"Three-quarters of the young people (women) have never put their foot in a mosque," Bouzar said. "On Tuesday they can eat pork - and on Wednesday they could be ready to go to Syria. The religious question is never pushed during the indoctrination ... only at the end."

Islamist expert Caprioli said young Roman Catholics are also attracted by militant Islam.

"They find through Islam a certain rigor that Catholism doesn't have," Caprioli said. "They discover Islam is more respectful of women, because they live in a Western society where women are aggressed and raped. So they idealize the position of women in Islam, thinking they don't submit to this kind of violence."

The reality, of course, is different.

Atrocities against women

A new United Nations report describes massive atrocities by Islamic State militants against women in Iraq, for example, including killing and sexual slavery.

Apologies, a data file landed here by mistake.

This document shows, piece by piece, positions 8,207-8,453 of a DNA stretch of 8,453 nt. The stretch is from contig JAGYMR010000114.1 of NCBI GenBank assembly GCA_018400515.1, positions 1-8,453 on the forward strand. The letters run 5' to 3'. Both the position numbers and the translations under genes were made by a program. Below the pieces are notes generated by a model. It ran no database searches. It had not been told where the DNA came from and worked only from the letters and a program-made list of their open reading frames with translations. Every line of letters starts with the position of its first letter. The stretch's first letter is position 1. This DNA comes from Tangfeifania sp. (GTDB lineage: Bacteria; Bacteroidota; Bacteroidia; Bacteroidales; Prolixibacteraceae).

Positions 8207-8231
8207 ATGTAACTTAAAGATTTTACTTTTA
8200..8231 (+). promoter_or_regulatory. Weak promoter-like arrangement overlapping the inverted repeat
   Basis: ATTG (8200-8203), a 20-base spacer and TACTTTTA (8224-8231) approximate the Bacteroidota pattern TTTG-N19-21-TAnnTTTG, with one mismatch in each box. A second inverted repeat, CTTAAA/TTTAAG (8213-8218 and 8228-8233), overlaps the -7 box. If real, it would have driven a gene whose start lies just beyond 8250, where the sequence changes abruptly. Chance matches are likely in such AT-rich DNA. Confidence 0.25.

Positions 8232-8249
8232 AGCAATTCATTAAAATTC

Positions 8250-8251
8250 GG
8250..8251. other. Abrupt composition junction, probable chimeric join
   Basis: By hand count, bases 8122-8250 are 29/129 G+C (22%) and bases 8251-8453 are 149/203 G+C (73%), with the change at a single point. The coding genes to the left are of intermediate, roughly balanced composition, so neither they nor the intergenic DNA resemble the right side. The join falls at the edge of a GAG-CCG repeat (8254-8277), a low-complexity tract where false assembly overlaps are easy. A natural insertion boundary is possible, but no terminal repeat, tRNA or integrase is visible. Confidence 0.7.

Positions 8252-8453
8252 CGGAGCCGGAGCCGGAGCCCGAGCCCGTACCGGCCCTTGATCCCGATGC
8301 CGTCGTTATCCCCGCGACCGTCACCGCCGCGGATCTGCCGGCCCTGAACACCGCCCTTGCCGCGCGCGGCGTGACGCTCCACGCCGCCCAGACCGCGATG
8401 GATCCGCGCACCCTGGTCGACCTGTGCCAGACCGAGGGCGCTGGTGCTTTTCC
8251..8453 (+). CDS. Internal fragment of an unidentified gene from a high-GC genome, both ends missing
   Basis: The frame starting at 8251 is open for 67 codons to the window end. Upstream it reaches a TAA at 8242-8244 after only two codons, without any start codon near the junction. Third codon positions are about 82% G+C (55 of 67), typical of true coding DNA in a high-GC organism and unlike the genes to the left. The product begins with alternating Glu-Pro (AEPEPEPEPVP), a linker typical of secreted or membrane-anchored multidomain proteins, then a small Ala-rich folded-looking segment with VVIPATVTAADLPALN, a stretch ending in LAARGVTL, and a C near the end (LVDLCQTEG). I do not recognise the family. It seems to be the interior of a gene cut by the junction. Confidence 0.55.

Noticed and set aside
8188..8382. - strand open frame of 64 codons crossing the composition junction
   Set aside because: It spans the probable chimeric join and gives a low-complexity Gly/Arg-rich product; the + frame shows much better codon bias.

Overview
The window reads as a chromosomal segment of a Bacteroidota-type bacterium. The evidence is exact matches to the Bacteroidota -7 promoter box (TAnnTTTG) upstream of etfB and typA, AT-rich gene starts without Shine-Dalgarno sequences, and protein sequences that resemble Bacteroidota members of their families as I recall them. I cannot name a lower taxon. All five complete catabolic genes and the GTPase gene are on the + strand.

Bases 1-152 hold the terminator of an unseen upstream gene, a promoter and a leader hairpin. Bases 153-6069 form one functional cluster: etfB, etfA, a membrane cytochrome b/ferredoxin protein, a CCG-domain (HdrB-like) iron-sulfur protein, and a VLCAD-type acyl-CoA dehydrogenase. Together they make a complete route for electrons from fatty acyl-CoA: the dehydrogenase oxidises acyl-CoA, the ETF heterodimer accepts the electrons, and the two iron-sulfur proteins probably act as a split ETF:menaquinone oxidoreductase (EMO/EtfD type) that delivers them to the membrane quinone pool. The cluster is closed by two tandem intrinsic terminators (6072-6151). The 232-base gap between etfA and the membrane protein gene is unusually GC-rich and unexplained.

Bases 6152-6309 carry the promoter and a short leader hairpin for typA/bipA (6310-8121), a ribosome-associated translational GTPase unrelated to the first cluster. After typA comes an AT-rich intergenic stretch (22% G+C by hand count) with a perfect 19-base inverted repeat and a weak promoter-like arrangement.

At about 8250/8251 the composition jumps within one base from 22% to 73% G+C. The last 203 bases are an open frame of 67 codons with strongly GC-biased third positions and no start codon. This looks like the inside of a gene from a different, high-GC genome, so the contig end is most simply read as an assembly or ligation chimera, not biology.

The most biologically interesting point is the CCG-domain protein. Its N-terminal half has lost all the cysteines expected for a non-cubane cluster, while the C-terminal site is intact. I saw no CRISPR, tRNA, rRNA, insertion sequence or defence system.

Researcher Brown said these Western jihadistas get another, less gruesome reality check.

"What we're tending to see is it's quite a lot harsher than they imagined," Brown said. "So there are tweets like 'where can I find a hairdryer?' Or that toilets are communal. Things that I don't think they particularly thought about when they left."

Once there, some start campaigning for others to join them, claiming they are living their out dreams.

Others, like 16-year-old Noura el-Bathy from the French city of Avignon, are trapped.

In May, her brother Fouad managed to cross into Syria to visit her. He described to local media his unsuccessful efforts to bring her home. And how Noura told him that she'd made the "mistake of her life."